Friday, September 7, 2018

From Gertrude Opera, Heggie's To Hell and Back resonates with its near claustrophobic experience of joyless life.

In just 40 minutes, within the intimate space of St Kilda’s Theatre Works, the ugly reality of spousal abuse was told in confronting and unsettling form on Wednesday evening. Presented by Gertrude Opera, American composer Jake Heggie’s one act opera, To Hell and Back, swings a powerful punch that leaves a lasting impression. Commissioned by San Francisco-based Philharmonia Baroque Orchestra, Heggie’s work premiered in 2006 in Palo Alto, and received its Australian premiere courtesy of Gertrude Opera two years ago at the short-lived Nagambie Lakes Opera Festival. 

Desiree Frahn as Stephanie and Dimity Shepherd as Anne
As they did back then, two wonderful exponents of opera cut and carved a deeply expressive and harrowing account of male brutality - soprano Desiree Frahn as the young abused wife Stephanie and mezzo-soprano Dimity Shepherd as the mother-in-law Anne. Together, they share the stage in an affecting, rapidly paced and near claustrophobic experience of joyless life. 

Frahn channels the pain, the bruises and dilemma Stephanie suffers in domestic spousal abuse yet denies herself the label of victim. Stephanie ponders, “How does a girl of dreams become the Queen of Hell?” and Frahn gives her agonising life,  singing radiantly through a broad range full of emotiveness, notably fine top notes and a purity that demands one’s sympathy.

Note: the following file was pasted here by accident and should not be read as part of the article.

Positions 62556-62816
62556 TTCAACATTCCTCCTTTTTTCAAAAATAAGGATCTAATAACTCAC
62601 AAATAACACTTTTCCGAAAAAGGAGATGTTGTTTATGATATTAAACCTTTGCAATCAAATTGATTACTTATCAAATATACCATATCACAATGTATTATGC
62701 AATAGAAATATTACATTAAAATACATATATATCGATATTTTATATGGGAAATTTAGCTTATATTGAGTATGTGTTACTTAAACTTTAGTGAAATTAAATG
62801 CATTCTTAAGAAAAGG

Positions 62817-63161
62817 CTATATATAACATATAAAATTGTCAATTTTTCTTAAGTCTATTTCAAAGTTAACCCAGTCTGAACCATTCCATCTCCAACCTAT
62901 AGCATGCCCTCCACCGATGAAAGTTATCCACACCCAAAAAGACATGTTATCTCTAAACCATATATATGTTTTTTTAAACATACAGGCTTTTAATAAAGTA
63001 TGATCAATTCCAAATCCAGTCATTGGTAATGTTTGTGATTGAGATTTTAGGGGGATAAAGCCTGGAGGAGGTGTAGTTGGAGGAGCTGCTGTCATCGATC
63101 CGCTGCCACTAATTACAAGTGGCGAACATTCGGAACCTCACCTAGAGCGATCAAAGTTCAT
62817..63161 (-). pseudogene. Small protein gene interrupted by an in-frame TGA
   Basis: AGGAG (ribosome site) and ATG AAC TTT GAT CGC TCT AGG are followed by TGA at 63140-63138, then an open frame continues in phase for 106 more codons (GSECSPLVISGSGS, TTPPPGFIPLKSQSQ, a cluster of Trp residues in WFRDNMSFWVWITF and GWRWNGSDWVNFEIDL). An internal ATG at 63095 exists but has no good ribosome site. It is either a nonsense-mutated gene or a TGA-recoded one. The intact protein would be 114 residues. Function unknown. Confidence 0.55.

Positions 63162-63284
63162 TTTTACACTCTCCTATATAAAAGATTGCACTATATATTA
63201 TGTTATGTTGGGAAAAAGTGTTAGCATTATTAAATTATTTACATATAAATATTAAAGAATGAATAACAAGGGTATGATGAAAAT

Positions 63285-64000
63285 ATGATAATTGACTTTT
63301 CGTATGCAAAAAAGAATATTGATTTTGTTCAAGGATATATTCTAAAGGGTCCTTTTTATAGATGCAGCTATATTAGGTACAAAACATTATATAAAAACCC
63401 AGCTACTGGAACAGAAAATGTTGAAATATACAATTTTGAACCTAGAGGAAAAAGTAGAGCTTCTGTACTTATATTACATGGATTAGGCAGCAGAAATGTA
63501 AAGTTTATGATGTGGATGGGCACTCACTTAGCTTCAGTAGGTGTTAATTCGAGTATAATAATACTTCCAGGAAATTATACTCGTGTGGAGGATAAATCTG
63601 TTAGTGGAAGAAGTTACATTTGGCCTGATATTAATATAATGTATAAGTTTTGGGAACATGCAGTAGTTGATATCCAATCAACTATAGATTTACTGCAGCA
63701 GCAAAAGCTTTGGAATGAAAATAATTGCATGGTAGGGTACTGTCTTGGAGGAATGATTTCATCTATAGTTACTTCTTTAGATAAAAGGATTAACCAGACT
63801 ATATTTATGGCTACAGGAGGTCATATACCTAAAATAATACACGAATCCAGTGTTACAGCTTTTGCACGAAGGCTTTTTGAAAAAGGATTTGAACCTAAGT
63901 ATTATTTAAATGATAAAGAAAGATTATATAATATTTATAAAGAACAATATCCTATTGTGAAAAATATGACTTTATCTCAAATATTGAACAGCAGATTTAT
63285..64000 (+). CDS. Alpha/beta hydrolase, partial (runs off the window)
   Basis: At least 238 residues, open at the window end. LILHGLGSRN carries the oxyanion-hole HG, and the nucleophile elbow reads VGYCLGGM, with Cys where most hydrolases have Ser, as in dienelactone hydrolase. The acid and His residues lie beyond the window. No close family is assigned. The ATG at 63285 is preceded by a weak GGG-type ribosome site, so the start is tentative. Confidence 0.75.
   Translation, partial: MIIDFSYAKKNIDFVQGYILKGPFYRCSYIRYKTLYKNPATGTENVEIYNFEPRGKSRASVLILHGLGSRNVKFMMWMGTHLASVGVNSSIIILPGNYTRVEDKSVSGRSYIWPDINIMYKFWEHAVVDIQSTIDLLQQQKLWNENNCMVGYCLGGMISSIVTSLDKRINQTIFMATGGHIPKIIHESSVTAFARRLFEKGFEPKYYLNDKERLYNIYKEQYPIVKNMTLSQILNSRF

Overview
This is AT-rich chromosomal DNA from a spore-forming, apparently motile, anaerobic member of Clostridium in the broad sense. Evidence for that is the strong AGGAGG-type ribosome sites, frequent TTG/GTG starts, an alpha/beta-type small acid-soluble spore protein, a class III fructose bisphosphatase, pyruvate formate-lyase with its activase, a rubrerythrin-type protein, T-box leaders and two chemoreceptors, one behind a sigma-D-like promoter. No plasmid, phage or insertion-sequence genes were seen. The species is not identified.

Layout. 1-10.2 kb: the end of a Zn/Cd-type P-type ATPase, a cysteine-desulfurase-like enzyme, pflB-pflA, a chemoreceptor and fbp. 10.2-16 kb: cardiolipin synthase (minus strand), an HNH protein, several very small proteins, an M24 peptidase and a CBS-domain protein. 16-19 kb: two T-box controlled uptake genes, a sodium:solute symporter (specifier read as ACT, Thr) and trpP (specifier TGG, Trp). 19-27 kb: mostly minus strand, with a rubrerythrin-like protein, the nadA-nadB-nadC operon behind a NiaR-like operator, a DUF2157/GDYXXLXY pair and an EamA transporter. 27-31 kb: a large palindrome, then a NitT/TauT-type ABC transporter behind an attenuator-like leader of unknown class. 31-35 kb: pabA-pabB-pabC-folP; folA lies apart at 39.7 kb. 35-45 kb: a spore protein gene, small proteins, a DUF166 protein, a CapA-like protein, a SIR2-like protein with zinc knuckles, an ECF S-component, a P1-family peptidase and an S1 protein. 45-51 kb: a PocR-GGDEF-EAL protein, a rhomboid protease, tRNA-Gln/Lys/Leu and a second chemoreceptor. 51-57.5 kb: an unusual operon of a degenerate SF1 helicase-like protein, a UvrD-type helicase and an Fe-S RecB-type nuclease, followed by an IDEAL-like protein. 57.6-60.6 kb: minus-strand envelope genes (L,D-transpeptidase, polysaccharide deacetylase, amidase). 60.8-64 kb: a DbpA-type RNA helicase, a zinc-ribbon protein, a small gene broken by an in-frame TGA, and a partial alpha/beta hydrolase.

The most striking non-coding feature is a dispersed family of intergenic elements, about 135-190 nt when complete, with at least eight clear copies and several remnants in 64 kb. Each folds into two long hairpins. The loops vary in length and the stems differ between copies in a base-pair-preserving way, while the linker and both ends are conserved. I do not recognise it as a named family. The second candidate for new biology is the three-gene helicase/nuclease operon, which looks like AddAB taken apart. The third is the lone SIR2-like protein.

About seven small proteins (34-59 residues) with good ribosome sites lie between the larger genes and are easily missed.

Dimity Shepherd makes it appear effortless in portraying Anne with a hardiness and matter-of-factness melded with a supportive heart, her voice luscious of tone and striking in depth. These two artists captivated with the synergy they created, demonstrated in the work’s high proportion of duet. Pivotally, Gene Scheer’s tight libretto keeps the perpetrator out of sight, giving him neither the time of day nor a voice to commend. 

Desiree Frahn as Stephanie and Dimity Shepherd as Anne
Heggie wrote this 5-part fluidly moving work for period instruments, including harpsichord. In this reduced piano version with Brian Castles-Onion as music director, pianist Peter Baker plays with stridency but what felt lacking was the heavy-bearing bass and lushness of sound that would have intensified the hellish mood. 

Greg Carroll’s poignantly drawn direction makes occasional steps out of realism  into a stylistic rendering that verges on poised dance. On a raised square base, Peter Corrigan’s design features a white-high curtained ‘wall’ on three sides and little more than two simple chairs. Intended or not, in its scale, I had thoughts of a boxing ring come to mind - two women within it fighting their predicament with a man who is rupturing their lives. Simple spring frocks carrying bold floral designs draw on the women’s shared time gardening.

In the end it comes as a shock when Anne tells Stephanie never to call/see her again. It seems a cruel blow after what appeared to be a tenderness she gave her in support as a confidante. If we look back at the garden scene, however, we find a hint there when Anne talks of giving seeds space and roots room to grow. Released from torment, a message of hope for a brighter future unfolds. What’s left to address is educating society that no room exists for domestic violence.

To Hell and Back
Gertrude Opera 
Theatre Works, St Kilda
Until 9th October 

Production Photos: 

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